Day One of Riding

The first day I set out after pitching up our tent. I didn’t realise how late it was when I set out, but it was after 17:30 and we were in the last week of daylight savings for the South Eastern coast of Australia. This would prove to be a daylight miscalculation on my part. I decided to pack my trusty new Canon Powershot G15 in the back pocket and chuck on the front and rear mud guards too. I knew it was going to be steep before I reached the trail, but not 1.6km at over 8% gradient – with some parts hitting over 14%. That was with less than 2km of warmup in the legs and lungs. I suppose this was the test for how well the new MTB Steed would climb. It performed impressively up the climbs, and the Shimano XT shifters did their job very well. It’s no mountain goat going up inclines (it definitely felt it heavier than my former hardtail XC bike), but with its short wheelbase for a dual suspension bike it is was at least a mountain lion. Once again, the bike is better than the engine (me) – for the moment! By the time I had hit the entrance to the trail, the sun was descending rapidly towards the horizon.

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It had rained most of that first day and the trails were puddled and damp. There was running water across every one of the firetrail water breaks, which meant getting dirty at every crossing. The mud guards would come into their own and did their job well, but it was still fun hitting the water at speed with the spray going everywhere. What I wasn’t so sure of was how well the new Maxxis Ikon tyres would hold, particularly in the loose but wet conditions. But the wheels and tyres have turned out to be quite solid, quickly regripping after my back wheel slid out and very sure footed.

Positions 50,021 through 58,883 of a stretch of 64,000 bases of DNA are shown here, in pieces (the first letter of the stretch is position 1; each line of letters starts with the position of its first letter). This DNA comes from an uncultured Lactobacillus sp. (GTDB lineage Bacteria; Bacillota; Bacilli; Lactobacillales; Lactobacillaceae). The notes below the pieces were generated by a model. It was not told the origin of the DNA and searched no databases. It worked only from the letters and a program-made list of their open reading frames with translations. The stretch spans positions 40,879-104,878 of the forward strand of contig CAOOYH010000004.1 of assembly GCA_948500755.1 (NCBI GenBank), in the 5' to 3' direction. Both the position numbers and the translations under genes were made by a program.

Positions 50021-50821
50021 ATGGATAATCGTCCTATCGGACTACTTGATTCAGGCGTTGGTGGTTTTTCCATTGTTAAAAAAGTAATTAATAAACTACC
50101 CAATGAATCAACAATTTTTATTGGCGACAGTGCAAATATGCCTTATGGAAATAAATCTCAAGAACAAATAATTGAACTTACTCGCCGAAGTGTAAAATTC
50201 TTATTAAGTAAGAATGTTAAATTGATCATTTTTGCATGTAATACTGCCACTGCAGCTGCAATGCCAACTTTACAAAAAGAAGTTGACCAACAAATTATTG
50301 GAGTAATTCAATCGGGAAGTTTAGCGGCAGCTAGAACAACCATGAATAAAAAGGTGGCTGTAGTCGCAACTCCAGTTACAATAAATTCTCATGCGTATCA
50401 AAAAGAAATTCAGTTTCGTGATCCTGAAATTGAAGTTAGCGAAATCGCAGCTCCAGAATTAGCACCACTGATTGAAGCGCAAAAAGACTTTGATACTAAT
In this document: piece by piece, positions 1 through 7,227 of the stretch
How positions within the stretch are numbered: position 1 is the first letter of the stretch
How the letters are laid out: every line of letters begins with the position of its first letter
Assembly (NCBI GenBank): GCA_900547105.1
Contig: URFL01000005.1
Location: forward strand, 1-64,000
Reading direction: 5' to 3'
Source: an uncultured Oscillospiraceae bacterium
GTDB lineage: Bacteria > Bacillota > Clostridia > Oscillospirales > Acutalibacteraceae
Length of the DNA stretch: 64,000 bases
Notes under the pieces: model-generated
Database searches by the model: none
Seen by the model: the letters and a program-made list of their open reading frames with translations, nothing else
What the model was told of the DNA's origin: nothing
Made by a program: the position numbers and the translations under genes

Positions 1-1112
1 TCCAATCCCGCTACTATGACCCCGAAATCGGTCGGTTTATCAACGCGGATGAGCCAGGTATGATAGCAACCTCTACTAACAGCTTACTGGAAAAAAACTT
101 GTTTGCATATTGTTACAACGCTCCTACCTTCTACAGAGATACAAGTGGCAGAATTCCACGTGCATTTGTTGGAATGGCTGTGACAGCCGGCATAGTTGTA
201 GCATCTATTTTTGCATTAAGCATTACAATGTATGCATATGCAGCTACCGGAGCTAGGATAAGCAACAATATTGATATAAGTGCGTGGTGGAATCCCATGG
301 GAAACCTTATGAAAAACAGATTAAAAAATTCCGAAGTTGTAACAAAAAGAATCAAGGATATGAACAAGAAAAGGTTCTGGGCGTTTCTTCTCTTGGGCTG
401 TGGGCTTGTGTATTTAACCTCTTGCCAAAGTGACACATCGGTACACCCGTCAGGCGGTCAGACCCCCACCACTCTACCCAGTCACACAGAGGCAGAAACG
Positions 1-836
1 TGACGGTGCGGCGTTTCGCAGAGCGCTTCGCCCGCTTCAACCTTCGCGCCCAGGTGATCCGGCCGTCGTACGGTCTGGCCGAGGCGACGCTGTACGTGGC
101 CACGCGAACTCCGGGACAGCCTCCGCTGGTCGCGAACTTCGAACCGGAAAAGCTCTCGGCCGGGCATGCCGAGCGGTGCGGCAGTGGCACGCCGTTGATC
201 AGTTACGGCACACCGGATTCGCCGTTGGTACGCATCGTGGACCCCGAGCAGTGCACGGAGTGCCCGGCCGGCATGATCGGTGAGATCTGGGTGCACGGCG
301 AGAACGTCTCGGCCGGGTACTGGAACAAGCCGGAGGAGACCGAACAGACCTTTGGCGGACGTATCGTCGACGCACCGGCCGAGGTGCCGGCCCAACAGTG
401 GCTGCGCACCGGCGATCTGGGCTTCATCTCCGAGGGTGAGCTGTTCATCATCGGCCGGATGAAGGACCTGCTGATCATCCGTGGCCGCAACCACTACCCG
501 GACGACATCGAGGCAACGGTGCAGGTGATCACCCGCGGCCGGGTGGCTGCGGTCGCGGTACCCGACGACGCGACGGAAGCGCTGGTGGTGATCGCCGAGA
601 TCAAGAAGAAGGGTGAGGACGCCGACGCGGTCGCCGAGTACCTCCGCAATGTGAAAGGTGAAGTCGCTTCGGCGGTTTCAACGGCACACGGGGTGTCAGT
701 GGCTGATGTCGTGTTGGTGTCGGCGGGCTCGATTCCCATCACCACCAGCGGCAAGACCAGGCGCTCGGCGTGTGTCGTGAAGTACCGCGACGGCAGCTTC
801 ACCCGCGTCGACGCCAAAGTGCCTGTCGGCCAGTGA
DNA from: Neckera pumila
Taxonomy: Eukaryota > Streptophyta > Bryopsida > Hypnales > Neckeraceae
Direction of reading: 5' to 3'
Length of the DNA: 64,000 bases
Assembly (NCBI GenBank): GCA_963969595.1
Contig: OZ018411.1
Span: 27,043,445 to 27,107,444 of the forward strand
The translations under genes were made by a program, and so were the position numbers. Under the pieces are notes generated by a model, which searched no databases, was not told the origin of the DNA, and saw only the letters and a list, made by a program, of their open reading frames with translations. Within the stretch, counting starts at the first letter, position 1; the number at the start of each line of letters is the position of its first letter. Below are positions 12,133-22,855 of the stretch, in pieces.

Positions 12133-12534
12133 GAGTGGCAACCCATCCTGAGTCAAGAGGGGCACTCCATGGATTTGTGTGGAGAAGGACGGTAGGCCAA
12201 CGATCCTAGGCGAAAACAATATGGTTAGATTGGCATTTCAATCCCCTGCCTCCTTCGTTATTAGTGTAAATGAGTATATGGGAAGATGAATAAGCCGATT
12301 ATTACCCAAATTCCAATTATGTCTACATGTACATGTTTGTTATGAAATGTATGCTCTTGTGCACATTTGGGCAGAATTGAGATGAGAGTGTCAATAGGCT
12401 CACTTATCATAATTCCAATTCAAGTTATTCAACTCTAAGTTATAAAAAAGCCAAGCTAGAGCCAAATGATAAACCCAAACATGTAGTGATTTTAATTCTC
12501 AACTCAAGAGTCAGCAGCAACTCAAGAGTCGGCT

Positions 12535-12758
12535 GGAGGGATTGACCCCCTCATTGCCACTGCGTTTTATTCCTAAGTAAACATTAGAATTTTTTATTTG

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I realised from the GPS that I would run out of light before hitting Pearl Beach. So with the light fading I decided to take in the beauty of the National Park and capture a few shots of the surroundings. The views from this trail are beautiful and there are many natural features of large sandstone blocks, waterfalls, and running streams through the bush shrub.

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Even with a bit of mud, my new velo looks cool!